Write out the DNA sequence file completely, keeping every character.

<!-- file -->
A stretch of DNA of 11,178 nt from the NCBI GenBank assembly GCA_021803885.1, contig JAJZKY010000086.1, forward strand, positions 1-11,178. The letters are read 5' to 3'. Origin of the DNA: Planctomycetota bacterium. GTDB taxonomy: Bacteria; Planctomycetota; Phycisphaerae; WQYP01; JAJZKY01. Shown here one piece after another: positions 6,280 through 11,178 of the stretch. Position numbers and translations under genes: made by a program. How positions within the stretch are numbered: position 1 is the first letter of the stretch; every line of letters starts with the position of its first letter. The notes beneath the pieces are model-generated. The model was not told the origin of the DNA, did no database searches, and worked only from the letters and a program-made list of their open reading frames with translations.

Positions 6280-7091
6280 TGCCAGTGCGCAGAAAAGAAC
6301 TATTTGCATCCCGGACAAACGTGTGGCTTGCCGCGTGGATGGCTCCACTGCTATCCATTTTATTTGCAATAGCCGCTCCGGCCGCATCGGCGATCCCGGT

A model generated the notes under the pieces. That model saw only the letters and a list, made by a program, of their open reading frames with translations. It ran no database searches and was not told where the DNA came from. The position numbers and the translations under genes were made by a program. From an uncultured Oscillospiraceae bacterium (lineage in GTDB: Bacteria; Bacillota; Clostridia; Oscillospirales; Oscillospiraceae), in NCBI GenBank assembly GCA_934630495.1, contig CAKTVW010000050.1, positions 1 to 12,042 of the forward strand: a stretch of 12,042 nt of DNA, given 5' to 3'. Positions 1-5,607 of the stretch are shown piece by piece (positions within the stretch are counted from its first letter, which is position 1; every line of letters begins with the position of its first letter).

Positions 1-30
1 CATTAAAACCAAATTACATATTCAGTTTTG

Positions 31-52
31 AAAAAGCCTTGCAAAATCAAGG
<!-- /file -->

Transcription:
A stretch of DNA of 11,178 nt from the NCBI GenBank assembly GCA_021803885.1, contig JAJZKY010000086.1, forward strand, positions 1-11,178. The letters are read 5' to 3'. Origin of the DNA: Planctomycetota bacterium. GTDB taxonomy: Bacteria; Planctomycetota; Phycisphaerae; WQYP01; JAJZKY01. Shown here one piece after another: positions 6,280 through 11,178 of the stretch. Position numbers and translations under genes: made by a program. How positions within the stretch are numbered: position 1 is the first letter of the stretch; every line of letters starts with the position of its first letter. The notes beneath the pieces are model-generated. The model was not told the origin of the DNA, did no database searches, and worked only from the letters and a program-made list of their open reading frames with translations.

Positions 6280-7091
6280 TGCCAGTGCGCAGAAAAGAAC
6301 TATTTGCATCCCGGACAAACGTGTGGCTTGCCGCGTGGATGGCTCCACTGCTATCCATTTTATTTGCAATAGCCGCTCCGGCCGCATCGGCGATCCCGGT

A model generated the notes under the pieces. That model saw only the letters and a list, made by a program, of their open reading frames with translations. It ran no database searches and was not told where the DNA came from. The position numbers and the translations under genes were made by a program. From an uncultured Oscillospiraceae bacterium (lineage in GTDB: Bacteria; Bacillota; Clostridia; Oscillospirales; Oscillospiraceae), in NCBI GenBank assembly GCA_934630495.1, contig CAKTVW010000050.1, positions 1 to 12,042 of the forward strand: a stretch of 12,042 nt of DNA, given 5' to 3'. Positions 1-5,607 of the stretch are shown piece by piece (positions within the stretch are counted from its first letter, which is position 1; every line of letters begins with the position of its first letter).

Positions 1-30
1 CATTAAAACCAAATTACATATTCAGTTTTG

Positions 31-52
31 AAAAAGCCTTGCAAAATCAAGG